Alice in Wonderland: the Bridge Between Reality and Fantasy
It’s a Fine Line
I discovered Lewis Carol and “Alice in Wonderland” later than most children. While many of my friends tell me they read it with parents as a childhood bedtime story, I didn’t read the classic tale until high school. Admittedly, by the time it was assigned to me, I was resentful. Why was an Honors English class reading a kids book?
Thankfully, I was a goody-two-shoes and wanted to impress my teacher. I dug into the story, assuming it would be a quick read, an easy paper and take me that much closer to kicking off my Spring Break. Like so many things in my teenage life, I was wrong. Alice in Wonderland consumed me. It resembled many aspects of my real life and the people in it. Epiphany hit me somewhere in the wee hours of the drive from Michigan to Florida as I sat reading in the car on a family Spring Break trip in April of 1988. I was suffering the microcosm of my dysfunctional family crammed in the confines of a compact Ford Escort for eighteen hours when it hit me. Lewis Carol took the extreme personalities of people he must have met somewhere in his life and turned them into the most fantastic creatures/characters to help tell a story.
I knew people like the caterpillar. I had parents of friends who smoked hash and made it look enlightening. Caterpillar people loved parties, where jazz played softly in the background and martinis, were served in the library or study where guests could check out all of the books they had read. These same people rarely spoke to their kids (my friends), drove expensive cars and paid for things with large wads of cash from their wallet. All the while, they seemed to sit in a lofty leather chair and do nothing. How they made their money was a mystery to me. Caterpillars seemed addicted to the excitement of impending metamorphosis and bragged about their state of great change, telling their children they should aspire to it. In reality, caterpillar people never turned into anything beautiful; much to the disappointment of their children. I, on the other hand, thought they were entertaining.
The rest of that sophomore year and through my first summer job, I decided to find fantasy characters in my own reality. There was no option out with a glass that said, “Drink me”, to avoid driving in a hatchback with my parents, younger sister and two German shepherds to go places. Heading to summer family events certainly felt like I was falling down a rabbit hole at sixteen. I had the same tumbling feeling when I got my first summer job testing water samples and writing mind-numbing reports for the State of Michigan.
Mad Tea Party
The summer of 1988, I met my own personal Cheshire at a beach party. While drinks were flowing under the cover of darkness, I was drunk on a boy. One part bad boy, one part overwhelmingly charming and kind, stunningly handsome one minute, gone the next, not to be seen for weeks; leaving me with the memory of his smile. He was well read but only shared his love of books quietly, unlike the caterpillars. As I waited for him to materialize, I read books in his absence, hoping it would give us a chance to have something to talk about.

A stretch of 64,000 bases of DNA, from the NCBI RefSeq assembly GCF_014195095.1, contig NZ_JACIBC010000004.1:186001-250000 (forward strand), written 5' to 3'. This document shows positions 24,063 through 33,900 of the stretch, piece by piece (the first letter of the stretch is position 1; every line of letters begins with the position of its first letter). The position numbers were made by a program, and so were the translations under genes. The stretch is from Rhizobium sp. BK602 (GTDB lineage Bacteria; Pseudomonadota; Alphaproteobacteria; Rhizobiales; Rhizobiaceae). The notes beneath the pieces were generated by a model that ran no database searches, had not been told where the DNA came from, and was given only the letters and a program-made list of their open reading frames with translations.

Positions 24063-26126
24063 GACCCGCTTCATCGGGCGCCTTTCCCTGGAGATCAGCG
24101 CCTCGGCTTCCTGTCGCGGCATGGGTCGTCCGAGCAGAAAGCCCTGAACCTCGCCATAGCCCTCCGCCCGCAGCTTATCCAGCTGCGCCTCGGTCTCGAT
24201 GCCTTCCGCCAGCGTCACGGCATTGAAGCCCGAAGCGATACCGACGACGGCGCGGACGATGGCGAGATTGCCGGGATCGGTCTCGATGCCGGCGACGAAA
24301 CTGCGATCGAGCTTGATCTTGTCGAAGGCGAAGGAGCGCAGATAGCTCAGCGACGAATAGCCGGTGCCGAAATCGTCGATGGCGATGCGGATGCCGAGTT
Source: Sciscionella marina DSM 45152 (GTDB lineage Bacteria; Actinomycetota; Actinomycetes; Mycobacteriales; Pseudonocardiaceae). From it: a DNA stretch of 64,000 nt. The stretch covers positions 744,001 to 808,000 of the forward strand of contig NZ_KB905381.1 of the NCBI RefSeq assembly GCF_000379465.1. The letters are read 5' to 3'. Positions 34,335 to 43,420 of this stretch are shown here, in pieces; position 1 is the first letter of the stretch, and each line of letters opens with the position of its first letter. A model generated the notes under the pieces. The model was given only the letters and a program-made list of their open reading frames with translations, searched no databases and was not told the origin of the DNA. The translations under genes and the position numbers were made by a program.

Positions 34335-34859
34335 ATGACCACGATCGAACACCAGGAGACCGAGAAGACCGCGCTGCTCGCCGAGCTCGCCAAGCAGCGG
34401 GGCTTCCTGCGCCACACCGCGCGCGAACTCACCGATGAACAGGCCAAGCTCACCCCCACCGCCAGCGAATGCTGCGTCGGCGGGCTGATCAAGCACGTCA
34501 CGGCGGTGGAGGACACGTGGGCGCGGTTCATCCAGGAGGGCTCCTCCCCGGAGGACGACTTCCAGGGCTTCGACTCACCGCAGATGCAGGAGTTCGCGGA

With all of the reading of classics and sci-fi, something inside me stirred, I was afraid to leave the safety of summer and high school. Wonderland, Orwell’s versions of earth, the worlds of Omni magazine short stories had become a refuge. Every college application, scholarship essay and step towards graduation, college and looming adulthood threatened to take my fantasy characters and imaginary places away. My parents were pushing hard that I change my major from special education to law. Secretly, I longed to be a writer.
One simply didn’t spring changing my parents well thought plans for my future. They had their hearts set on a family lawyer. I couldn’t just change and be a writer. Suggesting such a thing took cunning and skill. I took an assessment test and had it sent to my mother at home so she would open it. I waited until the weekend when I knew the cocktails would be flowing and pressed her about my results. In reality, the school librarian had already informed me of the results, but I wanted to present my case with hard evidence.
As she stirred her drink, prepping dinner, she told me that she nor my father believed in such tests. It said I should become a writer or a journalist. Everyone knew girls couldn’t make any kind of living doing either of those things. All the big work went to men. I sighed.
Return to the Realm of the Queen of Hearts
It’s fair to say that I didn’t understand the Queen of Hearts and the notion of yelling, “Off with their heads!” until I heard my inner motherhood scream, “if I see that kind of behavior again, young lady, heads will roll.” Fast forward to 2009, I was a mother of young teenagers and unknowingly, I had returned to Wonderland.
As an act of preparation for life, I read Alice in Wonderland to my kids. We had moved into an old farmhouse in the country. It was easy to see the characters that real people could be. Raising teenagers required escape. I began to write, using everything I had learned from my trips down the rabbit hole. Parenthood was the white rabbit, always in a hurry but never the less, magical and maddening and a beautiful chaos. Lines between reality and fantasy were blurred from exhaustion but it made life all the more like Alice’s; adventurous and full of discovery. Three novels and one children’s book later, I am thankful for Lewis Caroll. I would have made a lousy lawyer anyways.
Michele Roger is the author of the Sci-Fi novel, “Dark Matter” (2009), “The Conservatory” (2013) and “Eternal Kingdom: A Vampire Story” (2015). She is also the author of the “Mr. Kiwi” Children’s book series under her pen name, Michele Beresford. When she isn’t writing, she is a harpist; performing and teaching in Detroit.